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Reducing Red Tape in India's Courts


India's government is trying to fix a system that strangles compaies in red tape and can keep cases unresolved for decades

Which emerging Asian economic power has the more open legal system, China or India? China is a Communist Party dictatorship where laws are drafted in secret by party cadres and the courts were largely destroyed during the Cultural Revolution. India, by contrast, has a thriving democracy, a dynamic legislature, and a common-law system inherited from the British.

Indian courts, however, are anything but dynamic. "It's well-known that litigation in India is a no-go zone for companies because of how long it takes," says Gautam Battacharyya, a partner at Pittsburgh-based law firm Reed Smith who has his office in London and often works in India. The sentencing last month of seven former Union Carbide executives to jail terms for their role in the Bhopal gas leak—25 years after the disaster that killed more than 22,000 people—is an egregious example, though even lower-profile cases can easily drag on for more than a dozen years (the convicted Carbide executives can still appeal). Lawyers, regardless of which side they're on, are adept at seeking long adjournments. Judges, in short supply to begin with, often lack critical knowledge about topics such as infrastructure that bedevil foreign and local companies. The system is vulnerable to corruption, too: "Our judges are paid abysmal amounts," says Cyril Shroff, managing partner at Amar-chand & Mangaldas, India's largest law firm. "Both the average businessman and corporations have little faith in the legal system."

Last month, Law & Justice Minister Veerappa Moily unveiled a package of reforms to slash the average duration of court cases to 3 years from 15. The Attorney General's office will scrutinize all suits brought by and against the government—some 70 percent of cases—to throw out the frivolous ones and keep only those with merit. Government attorneys and judges will have a better shot at promotions that would boost their salaries. The reforms will likely go into effect before the end of July.

Prime Minister Manmohan Singh's government also wants to improve legal education, appoint more judges, and set up specialized courts to handle complex cases. Pramod Rao, general counsel for ICICI Bank (IBN), the No. 2 lender, figures it will take two to three years for the changes to make a real difference.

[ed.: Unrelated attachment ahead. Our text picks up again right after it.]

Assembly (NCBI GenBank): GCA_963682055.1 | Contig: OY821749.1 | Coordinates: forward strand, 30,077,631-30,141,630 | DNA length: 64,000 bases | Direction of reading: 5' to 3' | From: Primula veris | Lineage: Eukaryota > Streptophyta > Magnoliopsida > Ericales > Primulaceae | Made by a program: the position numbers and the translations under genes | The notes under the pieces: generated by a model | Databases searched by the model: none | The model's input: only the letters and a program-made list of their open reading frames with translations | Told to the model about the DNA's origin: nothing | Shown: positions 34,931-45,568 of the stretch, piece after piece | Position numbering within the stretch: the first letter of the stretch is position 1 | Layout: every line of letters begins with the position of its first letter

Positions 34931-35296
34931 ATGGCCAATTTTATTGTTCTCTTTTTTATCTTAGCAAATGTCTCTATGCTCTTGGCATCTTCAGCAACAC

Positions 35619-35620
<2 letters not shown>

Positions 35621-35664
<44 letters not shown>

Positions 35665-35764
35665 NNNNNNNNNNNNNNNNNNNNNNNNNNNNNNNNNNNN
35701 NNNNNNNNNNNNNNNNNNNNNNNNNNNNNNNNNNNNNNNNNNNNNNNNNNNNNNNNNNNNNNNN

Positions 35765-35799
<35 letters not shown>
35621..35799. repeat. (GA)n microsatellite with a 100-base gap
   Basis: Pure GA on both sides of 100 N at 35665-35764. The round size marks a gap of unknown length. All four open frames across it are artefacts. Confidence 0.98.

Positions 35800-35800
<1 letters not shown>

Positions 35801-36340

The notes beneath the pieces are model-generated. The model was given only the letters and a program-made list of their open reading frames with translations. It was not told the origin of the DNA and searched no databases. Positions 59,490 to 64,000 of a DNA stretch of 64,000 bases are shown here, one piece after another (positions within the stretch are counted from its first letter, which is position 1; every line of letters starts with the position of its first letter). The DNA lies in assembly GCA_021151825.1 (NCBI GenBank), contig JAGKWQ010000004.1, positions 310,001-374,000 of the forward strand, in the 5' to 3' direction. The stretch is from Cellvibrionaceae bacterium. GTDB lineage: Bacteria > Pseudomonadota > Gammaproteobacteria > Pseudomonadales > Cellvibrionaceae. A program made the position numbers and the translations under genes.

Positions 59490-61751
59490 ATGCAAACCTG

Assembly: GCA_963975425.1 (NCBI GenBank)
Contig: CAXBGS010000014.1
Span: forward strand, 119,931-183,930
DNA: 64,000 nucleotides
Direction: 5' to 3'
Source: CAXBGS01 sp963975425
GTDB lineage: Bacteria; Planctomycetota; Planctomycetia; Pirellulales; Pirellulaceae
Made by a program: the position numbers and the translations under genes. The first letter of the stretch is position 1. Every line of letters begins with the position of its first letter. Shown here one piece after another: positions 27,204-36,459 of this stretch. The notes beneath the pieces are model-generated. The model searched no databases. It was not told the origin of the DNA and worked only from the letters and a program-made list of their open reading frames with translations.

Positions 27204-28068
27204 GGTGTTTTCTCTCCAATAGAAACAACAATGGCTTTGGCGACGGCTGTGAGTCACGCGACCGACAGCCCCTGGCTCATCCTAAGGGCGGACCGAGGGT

Even if these reforms improve the courts' efficiency, the Indian legal system will remain more closed in some ways than China's, which has developed significantly in recent years. While U.S. and other foreign law firms are allowed to have multiple Chinese offices, India prohibits foreign lawyers from having permanent offices or advising clients on Indian law. In December the Bombay High Court reaffirmed a 1995 decision keeping non-Indian companies from opening local offices. To get a piece of the booming market, foreign law firms have set up alliances with Indian firms or flown in partners from Singapore and Hong Kong for short stints.

Some Indian attorneys want to restrict foreign law firms even more. A court in the southern city of Chennai is considering a suit brought by a local group of lawyers to ban 31 foreign firms, including White & Case and Clifford Chance. If the foreign defendants lose, "It could mean that top Indian companies doing deals overseas won't be able to get international advice in their own offices," says Jeffrey A. Blount, head of the Asia Pacific practice in Hong Kong for Houston-based Fulbright & Jaworski.

Until the scope of the reforms becomes clear, multinationals looking to invest in India are likely to avoid its legal system as much as possible by opting for third-party arbitration outside the country. Yet arbitration leads back to the same problems that keep companies away from the courts, says Rajesh Narain Gupta, managing partner of S.N. Gupta & Co., a Mumbai-based law firm. "Foreign investors are conscious of delays in Indian courts, so they prefer dispute resolution overseas," he says. "But even if they are awarded settlements abroad, they need to be enforced in India—and that process is again subjected to many delays."

The bottom line: India's Justice Ministry has launched reforms to speed up the resolution of cases; foreign attorneys will still face restrictions.

David is a reporter for Bloomberg News. Ganz is a reporter for Bloomberg News.

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